Tiny Swarming Gnats

April 22, 2019 – Gnatcatchers, warblers, kinglets and wrens were feeding on the abundance of tiny swarming gnats this past week at the edge of a small wooded area south of Kankakee. There were five Blue-gray gnatcatchers quickly hopping from branch to branch feasting on the large number of gnats that were covering the tree branches. The gnatcatchers are migrants that winter from the Southeastern coast of the United States, Florida, along the Gulf coast west and down into Mexico and Central America. Northern Illinois is near the northern edge of their nesting range that stretches up into Wisconsin and may be expanding as the climate warms.

A Northern parula warbler studies the bark of the tree looking intently for a small insect.

A pair of Ruby-crowned kinglets were visiting the same tree taking advantage of the abundance of protein. The little kinglets are about halfway between their winter range and their summer nesting territory. A house wren was also at the banquet and is now in its’ summer range while the smaller Winter wren that was busy searching for insects lower on a tree stump still has a little ways to go before it reaches its’ summer nesting territory. Field sparrows were there looking through the nooks and crannies of the decaying wood stumps for insects and worms.

A Northern parula warbler which nest in most of the eastern half of United States brought the most color to the brunch. The small parula warbler is a long-distance neotropical migrant that winters along the Gulf of Mexico from Mexico down into Central America and east throughout the Caribbean. The tiny warbler has yellow from under its’ chin down across its’ breast. The lower half of the birds bill is a bright yellow that matches those bright yellow feathers on its’ chin and even in the muted light looked brilliant against the bluish feathers on the upper parts of the little warbler.

Song sparrows

April 11, 2019 – An unrelenting and attention grabbing chase scene was on, as two small Song sparrows pursued each other in an amazing high speed aerial flight that took them zipping between small openings in the woods, over and under bushes, and around trees, a display that lasted well over ten minutes. Soon though, the two birds were on the ground in a small gassy area and appeared to be locked in a serious battle. The pair of male Song sparrows were having a territorial dispute that boiled over into a crescendo of a blurred feathery terror that played out in an opening at the edge of small woods this past week in Iroquois county.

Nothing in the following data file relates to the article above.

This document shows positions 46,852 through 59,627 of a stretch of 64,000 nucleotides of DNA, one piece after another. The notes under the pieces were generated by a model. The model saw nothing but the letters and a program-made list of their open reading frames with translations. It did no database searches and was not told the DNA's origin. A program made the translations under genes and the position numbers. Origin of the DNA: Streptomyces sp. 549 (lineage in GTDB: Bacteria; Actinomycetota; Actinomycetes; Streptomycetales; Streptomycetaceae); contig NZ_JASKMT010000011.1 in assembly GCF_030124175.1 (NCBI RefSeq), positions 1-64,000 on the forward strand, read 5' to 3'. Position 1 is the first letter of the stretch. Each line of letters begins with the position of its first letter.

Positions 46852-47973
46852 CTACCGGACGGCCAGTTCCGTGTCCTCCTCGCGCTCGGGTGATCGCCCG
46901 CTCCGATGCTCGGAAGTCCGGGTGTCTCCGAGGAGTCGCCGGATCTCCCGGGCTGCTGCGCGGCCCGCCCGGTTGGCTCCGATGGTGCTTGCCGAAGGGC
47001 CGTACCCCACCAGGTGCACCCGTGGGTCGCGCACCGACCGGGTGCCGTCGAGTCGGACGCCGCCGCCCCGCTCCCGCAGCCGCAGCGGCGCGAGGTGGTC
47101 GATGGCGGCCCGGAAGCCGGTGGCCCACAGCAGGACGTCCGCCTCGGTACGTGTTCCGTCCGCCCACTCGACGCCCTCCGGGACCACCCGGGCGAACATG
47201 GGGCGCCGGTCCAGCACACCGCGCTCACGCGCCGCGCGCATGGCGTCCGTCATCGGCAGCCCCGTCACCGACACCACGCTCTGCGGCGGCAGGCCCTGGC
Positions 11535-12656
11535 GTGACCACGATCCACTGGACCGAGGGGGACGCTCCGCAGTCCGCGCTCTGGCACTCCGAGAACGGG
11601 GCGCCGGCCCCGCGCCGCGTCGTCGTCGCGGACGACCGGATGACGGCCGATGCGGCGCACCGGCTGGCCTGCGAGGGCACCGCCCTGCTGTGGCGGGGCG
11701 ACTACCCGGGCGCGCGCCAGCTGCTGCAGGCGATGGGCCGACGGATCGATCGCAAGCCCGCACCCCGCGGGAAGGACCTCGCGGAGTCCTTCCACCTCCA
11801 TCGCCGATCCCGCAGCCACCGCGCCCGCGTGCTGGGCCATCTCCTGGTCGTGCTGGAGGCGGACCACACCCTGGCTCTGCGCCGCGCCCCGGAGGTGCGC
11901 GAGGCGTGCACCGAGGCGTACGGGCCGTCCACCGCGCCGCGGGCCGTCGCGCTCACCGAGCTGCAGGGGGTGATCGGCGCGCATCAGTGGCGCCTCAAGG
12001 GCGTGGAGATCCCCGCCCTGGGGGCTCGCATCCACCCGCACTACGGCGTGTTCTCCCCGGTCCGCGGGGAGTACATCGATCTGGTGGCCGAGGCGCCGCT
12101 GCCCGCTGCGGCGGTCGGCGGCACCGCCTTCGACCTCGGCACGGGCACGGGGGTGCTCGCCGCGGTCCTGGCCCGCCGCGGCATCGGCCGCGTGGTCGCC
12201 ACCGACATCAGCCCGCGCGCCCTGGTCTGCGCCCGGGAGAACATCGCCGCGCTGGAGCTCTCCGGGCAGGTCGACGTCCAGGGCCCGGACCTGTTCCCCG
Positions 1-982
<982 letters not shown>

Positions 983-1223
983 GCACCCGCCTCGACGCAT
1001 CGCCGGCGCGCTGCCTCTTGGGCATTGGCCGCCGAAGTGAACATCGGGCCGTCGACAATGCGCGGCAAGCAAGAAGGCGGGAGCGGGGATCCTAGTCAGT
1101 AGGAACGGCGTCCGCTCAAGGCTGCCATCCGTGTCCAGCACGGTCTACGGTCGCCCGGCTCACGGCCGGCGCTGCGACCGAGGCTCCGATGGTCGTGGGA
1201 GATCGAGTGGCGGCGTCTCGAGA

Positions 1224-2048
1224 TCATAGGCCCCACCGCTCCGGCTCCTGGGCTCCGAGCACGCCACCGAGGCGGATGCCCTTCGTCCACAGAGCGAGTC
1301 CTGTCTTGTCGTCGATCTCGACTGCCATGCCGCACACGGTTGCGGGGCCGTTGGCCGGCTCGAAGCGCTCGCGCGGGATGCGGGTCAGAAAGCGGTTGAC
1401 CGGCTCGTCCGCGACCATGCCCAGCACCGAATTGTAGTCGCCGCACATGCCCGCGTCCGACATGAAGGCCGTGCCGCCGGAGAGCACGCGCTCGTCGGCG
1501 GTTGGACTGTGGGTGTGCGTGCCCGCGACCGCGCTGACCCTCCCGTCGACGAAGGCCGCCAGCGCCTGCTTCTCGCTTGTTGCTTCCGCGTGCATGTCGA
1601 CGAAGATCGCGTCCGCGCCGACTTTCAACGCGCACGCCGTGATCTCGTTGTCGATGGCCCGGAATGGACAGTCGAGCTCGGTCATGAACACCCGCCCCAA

It is not uncommon to see two or more birds having some sort of disagreement over a territory, mate, or reasons not fully understood, but most of the time it only lasts a few seconds with minimal to no physical contact at all. Less often though, one may witness an epic knock-down-drag-out fight at a level that raises a concern of a not so cheerful outcome. The fight which lasted a good four minutes looked at times to be quite violent. The little birds seemed to be going for each others head and face area with those long sharp claws normally used to scratch the earth for seeds and insects.

With the exception of an occasional pause during the fight when the birds had each other restrained, the struggle was much too quick for the human eye to comprehend. The details of the struggle could only be understood in the photos after the fact. Just as quickly as the ground battle started it was all over and they both disappeared from the battlefield. A few minutes later a single male Song sparrow was perched and singing on a small branch nearby as order seemed to have been restored and the intruder had fled the area.

A study that tested the hypothesis of song-matching, “Song Type Matching Is an Honest Early Threat Signal in a Hierarchical Animal Communication System”, was published online in Proceedings of the Royal Society B in 2013. Song matching is the matching of the song of the intruder, sung by the territorial male Song sparrow as an early warning signal to the intruder to stay away. The researchers found that song matching begins at low-level and then switches to higher-level that almost always predicts an attack on the intruder. The bird may also try other signals to send warnings to the intruder such as wing waving combined with song-matching as part of the early warning signals. .Akcay, C., M. E. Tom, S. E. Campbell, and M. D. Beecher. “Song Type Matching Is an Honest Early Threat Signal in a Hierarchical Animal Communication System.” Proceedings of the Royal Society B: Biological Sciences 280, no. 1756 (2013): 20122517. doi:10.1098/rspb.2012.2517.